Thursday, December 18, 2008

A Salute To Our Soldiers, Long But Worth It!

A DIFFERENT CHRISTMAS POEM

The embers glowed softly, and in their dim light,
I gazed round the room and I cherished the sight.
My wife was asleep, her head on my chest,
My daughter beside me, angelic at rest.
Outside the snow fell, a blanket of white,
Transforming the yard to a winter delight.

The sparkling lights in the tree I believe,
Completed the magic that was Christmas Eve.
My eyelids were heavy, my breathing was deep,
Secure and surrounded by love I would sleep.
In perfect contentment, or so it would seem,
So I slumbered, perhaps I started to dream.

The sound wasn't loud, and it wasn't too near,
But I opened my eyes when it tickled my ear.
Perhaps just a cough, I didn't quite know, Then the
sure sound of footsteps outside in the snow.
My soul gave a tremble, I struggled to hear,
And I crept to the door just to see who was near.

Standing out in the cold and the dark of the night,
A lone figure stood, his face weary and tight.
A soldier, I puzzled, some twenty years old,
Perhaps a Marine, huddled here in the cold.
Alone in the dark, he looked up and smiled,
Standing watch over me, and my wife and my child.

'What are you doing?' I asked without fear,
'Come in this moment, it's freezing out here!
Put down your pack, brush the snow from your sleeve,
You should be at home on a cold Christmas Eve.'
For barely a moment I saw his eyes shift,
Away from the cold and the snow blown in drifts.

To the window that danced with a warm fire's light.
Then he sighed and said 'It's really alright
I'm out here by choice, I'm here every night.'
'It's my duty to stand at the front of the line,
That separates you from the darkest of times.

No one had to ask or beg or implore me,
I'm proud to stand here like my fathers before me.
My Gramps died at Pearl Harbor on a day in December,
Then he sighed, 'That's a Christmas Gram always remembers.'
My dad stood his watch in the jungles of 'Nam'
And now it is my turn and so, here I am.

I've not seen my own son in more than a while,
But my wife sends me pictures, he's sure got her smile.
Then he bent and he carefully pulled from his bag,
The red, white, and blue. . . American flag.
I can live through the cold and the being alone,
Away from my family, my house and my home.

I can stand at my post through the rain and the sleet,
I can sleep in a foxhole with little to eat.
I can carry the weight of killing another,
Or lay down my life with my sister and brother. . .
Who stand at the front against any and all,
To ensure for all time that his flag will not fall.'

'So go back inside,' he said, 'harbor no fright,
Your family is waiting and I'll be alright.'
'But isn't there something I can do, at the least,
Give you money,' I asked 'or prepare you a feast?
It seems all too little for all that you've done,
For being away from your wife and your son.'

Then his eye welled a tear that held no regret,
'just tell us you love us, and never forget.
To fight for our rights back home while we're gone,
To stand your own watch, no matter how long.
For when we come home, either standing or dead,
To know you remember we fought and we bled.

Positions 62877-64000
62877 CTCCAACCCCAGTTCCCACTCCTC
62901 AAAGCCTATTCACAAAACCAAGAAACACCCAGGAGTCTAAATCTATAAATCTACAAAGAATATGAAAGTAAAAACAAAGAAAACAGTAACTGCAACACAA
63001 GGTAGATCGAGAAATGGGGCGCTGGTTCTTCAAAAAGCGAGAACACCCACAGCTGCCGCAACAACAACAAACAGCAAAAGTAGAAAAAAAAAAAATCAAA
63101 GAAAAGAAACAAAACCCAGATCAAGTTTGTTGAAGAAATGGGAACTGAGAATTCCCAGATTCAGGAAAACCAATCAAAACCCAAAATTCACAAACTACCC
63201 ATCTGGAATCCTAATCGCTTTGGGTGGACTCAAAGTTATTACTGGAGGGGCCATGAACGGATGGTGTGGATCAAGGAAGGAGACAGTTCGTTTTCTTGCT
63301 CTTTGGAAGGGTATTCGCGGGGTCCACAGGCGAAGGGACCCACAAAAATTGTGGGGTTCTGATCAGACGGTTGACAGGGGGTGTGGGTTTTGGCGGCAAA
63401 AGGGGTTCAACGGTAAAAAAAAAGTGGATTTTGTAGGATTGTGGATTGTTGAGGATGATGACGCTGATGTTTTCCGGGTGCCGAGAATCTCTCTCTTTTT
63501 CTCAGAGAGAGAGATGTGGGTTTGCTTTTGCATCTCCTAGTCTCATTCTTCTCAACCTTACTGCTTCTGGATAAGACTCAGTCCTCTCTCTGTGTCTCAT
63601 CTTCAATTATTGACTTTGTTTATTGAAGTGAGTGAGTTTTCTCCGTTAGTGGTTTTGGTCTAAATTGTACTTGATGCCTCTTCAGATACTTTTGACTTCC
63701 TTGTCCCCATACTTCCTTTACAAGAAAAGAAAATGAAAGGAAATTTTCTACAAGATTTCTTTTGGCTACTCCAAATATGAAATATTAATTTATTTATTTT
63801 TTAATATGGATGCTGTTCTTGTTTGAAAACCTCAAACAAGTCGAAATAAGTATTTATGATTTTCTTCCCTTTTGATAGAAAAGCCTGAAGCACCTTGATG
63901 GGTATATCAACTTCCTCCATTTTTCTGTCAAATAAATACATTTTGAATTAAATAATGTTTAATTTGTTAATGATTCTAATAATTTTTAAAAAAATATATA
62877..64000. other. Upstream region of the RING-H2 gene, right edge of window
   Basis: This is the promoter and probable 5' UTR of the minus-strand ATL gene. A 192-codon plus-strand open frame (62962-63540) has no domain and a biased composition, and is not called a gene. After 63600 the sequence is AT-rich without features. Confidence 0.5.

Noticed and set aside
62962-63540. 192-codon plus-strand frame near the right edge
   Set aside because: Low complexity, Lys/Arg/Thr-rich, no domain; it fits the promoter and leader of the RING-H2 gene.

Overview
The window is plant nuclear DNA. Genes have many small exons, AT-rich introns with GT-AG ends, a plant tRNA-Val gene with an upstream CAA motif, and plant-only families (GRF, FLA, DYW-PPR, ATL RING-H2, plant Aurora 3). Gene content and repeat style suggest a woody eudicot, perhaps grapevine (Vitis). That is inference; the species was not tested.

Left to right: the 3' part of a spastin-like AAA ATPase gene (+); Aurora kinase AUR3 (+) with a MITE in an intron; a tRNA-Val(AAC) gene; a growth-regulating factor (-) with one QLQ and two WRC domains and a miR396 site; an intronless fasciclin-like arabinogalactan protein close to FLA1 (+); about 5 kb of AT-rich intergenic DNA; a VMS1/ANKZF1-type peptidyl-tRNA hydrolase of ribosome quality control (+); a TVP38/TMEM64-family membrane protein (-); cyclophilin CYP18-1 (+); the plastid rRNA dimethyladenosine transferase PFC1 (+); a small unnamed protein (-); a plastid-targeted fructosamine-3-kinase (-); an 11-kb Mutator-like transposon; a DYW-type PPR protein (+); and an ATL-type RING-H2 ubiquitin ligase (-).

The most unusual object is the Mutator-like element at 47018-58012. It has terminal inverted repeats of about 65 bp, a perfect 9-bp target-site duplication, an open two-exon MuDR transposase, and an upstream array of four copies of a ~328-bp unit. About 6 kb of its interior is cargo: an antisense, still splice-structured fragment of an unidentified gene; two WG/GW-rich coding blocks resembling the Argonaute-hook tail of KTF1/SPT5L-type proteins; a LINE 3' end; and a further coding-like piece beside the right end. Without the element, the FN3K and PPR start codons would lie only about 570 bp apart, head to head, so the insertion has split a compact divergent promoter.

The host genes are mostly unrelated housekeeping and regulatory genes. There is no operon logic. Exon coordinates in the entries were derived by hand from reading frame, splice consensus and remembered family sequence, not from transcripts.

Is payment enough, and with that we will trust,
That we mattered to you as you mattered to us.'

LCDR Jeff Giles, SC, USN - 30th Naval Construction Regiment - OIC, Logistics Cell One, Al Taqqadum, Iraq

This is what was asked of me: "PLEASE, would you do me the kind favor of sending this story to as many people as you can? Christmas will be coming soon and some credit is due to our U.S. Service men and women for our being able to celebrate these festivities. Let's try in this small way to pay a tiny bit of what we owe. Make people stop and think of our heroes, living and dead, who sacrificed themselves for us."

I am proud to post this and hope you will read it, share it, and say a prayer for our soldiers this Christmas.

6 comments:

Nikki said...

I love this poem. :)

Thanks for the comment you left on my site :). I'm trying to get more in the Christmas spirit, but it's kind of hard to do when it's 70 degrees outside LOL. But it's supposed to cool off so maybe it'll feel a little more like Christmas :)
Have a blessed Christmas!

Melissa B. said...

Hey there, you Superior Scribbler, you! First of all, I'm not "spamming" you; I promise! Second of all, I'd like to introduce myself: I'm Melissa B., The Scholastic Scribe, & I'm the "Original" Superior Scribbler! Third thing on my mind: I've been nominated for a pretty prestigious blog award; I'd greatly appreciate your vote, so if you click on over to my place, you'll see the info. It's an annual award from EduBlog, and I'm up for Best Individual Blog. And 4th thing on today's agenda: I've got a cute "contest," of sorts, going on at my place every Sunday. Please come by this Sunday for the Silly Sunday Sweepstakes. And, thanks for your support!

Kerry said...

What a beautiful poem and a powerful reminder to think of our soldiers so far away this Christmas and their families who must miss them so. Kerry

Mojo said...

My prayer for our soldiers for Christmas and every day is that they come home alive and well.

And soon.

Maureen Hayes said...

Mojo,

I want our soldiers home soon and safely as well. I also want them to get the respect they deserve for doing a tough job with little thanks!

Thanks for your comment and I wish you a very happy holiday!

Cats said...

Nice poem. Wishing you all the best for the Christmas and New Year ahead. Enjoy the holidays :)